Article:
Optimism Around Equity: Q&A With GW&K Investment Management’s Bill Sterling


Global Finance: What’s the outlook for the global economy?

Bill Sterling: This year, many global equity markets are at or near record highs on expectations of a global economic soft landing. Sluggish growth is forecast for 2024 to reflect the impact of higher interest rates put in place over the past two years. However, there is a great deal of optimism that higher rates have done what they were supposed to and brought inflation down, which will allow central banks to pivot toward cutting rates later this year. Equity markets are riding that wave of optimism that lower rates will fuel growth over the next few years.

GF: Does the optimism extend to all major markets?

Sterling: There are differences in every region. In Latin America, for example, central banks began raising interest rates before the Federal Reserve and many are now already in easing mode. Last year, average equity returns in Latin American markets were 34%—well ahead of the US, Japan and Europe. Japan, on the other hand, recently exited its negative interest rate policy for the first time in eight years, and Japanese stocks finally rose above their 1989 peak for the first time.

In the US, investors were expecting a recession in the second half of last year and instead saw 4% growth and declining inflation. In Europe, the economic data is considerably weaker than in the US, but inflation has come down there, too. As in the US, markets are looking for the European Central Bank to pivot to rate-cutting later this year. A common thread is that all regions are still living with the aftershocks of the pandemic.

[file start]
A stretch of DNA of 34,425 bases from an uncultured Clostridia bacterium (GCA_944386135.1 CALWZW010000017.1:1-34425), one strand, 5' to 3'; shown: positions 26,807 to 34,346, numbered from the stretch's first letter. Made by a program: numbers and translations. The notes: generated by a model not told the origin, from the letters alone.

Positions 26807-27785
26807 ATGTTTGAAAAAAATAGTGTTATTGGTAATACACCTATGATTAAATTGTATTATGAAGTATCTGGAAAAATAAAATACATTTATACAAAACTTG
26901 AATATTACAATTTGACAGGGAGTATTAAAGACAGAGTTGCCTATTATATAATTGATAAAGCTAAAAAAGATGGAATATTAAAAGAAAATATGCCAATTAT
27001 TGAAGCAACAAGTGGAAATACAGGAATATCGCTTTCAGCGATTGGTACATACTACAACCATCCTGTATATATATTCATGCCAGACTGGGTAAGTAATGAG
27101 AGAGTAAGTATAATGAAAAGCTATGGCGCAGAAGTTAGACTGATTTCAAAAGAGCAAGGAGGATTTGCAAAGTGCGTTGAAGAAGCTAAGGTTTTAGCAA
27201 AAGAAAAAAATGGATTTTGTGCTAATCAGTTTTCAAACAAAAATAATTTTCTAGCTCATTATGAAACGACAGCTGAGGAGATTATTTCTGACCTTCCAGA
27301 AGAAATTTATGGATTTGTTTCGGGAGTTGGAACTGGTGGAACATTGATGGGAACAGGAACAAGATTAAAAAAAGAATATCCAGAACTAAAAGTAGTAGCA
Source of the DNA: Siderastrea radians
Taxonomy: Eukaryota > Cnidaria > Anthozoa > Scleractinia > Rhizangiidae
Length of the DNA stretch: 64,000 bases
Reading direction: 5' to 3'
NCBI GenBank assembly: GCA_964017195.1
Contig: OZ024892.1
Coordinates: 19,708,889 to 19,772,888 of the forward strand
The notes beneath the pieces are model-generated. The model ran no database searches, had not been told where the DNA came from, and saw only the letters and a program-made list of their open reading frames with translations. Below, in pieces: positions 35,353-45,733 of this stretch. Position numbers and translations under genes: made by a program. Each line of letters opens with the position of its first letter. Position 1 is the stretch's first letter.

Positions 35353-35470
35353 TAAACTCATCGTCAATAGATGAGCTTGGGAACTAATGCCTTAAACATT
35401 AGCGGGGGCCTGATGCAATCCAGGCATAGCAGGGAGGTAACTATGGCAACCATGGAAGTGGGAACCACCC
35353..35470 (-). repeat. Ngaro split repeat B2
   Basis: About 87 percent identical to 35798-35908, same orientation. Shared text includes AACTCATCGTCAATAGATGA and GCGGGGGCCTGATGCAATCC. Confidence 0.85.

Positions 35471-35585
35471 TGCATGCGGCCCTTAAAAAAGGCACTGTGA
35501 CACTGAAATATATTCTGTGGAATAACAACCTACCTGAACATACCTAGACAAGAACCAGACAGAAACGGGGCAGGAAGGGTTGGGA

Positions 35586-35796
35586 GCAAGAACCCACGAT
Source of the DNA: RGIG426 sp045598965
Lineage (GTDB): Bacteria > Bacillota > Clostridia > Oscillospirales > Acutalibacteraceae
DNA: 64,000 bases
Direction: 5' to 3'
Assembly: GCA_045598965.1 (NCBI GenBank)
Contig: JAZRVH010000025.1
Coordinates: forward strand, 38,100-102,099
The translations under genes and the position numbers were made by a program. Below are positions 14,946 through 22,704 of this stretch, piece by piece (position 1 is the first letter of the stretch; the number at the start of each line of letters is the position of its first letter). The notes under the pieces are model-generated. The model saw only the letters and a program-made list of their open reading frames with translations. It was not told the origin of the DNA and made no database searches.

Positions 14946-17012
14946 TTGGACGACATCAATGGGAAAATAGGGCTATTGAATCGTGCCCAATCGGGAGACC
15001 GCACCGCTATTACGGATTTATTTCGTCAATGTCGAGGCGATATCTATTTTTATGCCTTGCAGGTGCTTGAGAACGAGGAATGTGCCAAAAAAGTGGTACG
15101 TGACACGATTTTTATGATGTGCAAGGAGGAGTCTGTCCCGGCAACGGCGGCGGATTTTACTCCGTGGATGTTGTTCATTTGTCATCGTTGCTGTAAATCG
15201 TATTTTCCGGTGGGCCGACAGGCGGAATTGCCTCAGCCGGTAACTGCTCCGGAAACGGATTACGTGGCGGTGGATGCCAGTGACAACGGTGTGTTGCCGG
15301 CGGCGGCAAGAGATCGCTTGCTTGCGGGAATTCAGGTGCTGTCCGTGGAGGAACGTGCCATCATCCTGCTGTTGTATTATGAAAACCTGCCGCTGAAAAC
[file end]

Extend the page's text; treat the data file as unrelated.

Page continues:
GF: Is China the outlier in the global economy?

Sterling: The big issue with China is still the property market. The country is seen as dramatically overinvested in the housing sector, and without a recovery in housing, it’s hard to get an overall recovery. Investment in property declined 9% in the first two months of this year after double-digit declines last year. The recent 10-year bond yield of 2.28% is below the lowest level we saw during the pandemic, and stock prices are 55% below their most recent high in 2021. The Chinese equity market looks cheap by many metrics, but the geopolitical issue is still hanging out there. The nightmare scenario of China invading Taiwan is something no one wants to think about. China may not be out of the woods yet, despite cheery announcements from the government. 

GF: What’s ahead for M&A and corporate finance this year?

Sterling: Buoyant markets usually result in buoyant M&A activity. If the Fed holds interest rates higher for longer, it could disappoint markets, but if they cut rates more aggressively, there will certainly be interest in refinancing. Investors, however, are finally getting compensated more for risk-free investments. The 4.3% yield on the 10-year US Treasury bond is a nice return if the Fed gets inflation down to its target 2%. One concern is that with spreads so tight in the corporate bond market, accommodative monetary policy may be good for stocks but less so for corporate bonds.

GF: How has AI impacted financial market valuations?

Sterling: The enthusiasm for AI has been a driver of equity markets—particularly in the US. Some strategists are talking about the new Roaring ’20s, based on AI delivering much higher productivity growth in the economy. In that context, price/earnings ratios in the US may be so high because they’re discounting more favorable long-term growth scenarios.

GF: How do geopolitical risks factor into your forecasting?

Sterling: In recent decades, how markets react to such shocks has largely been about what they mean for oil prices. Often markets have counterintuitive responses to big geopolitical shocks, which suggests to me that, as an investment strategist, you need to be humble when considering what these shocks may mean for financial markets.



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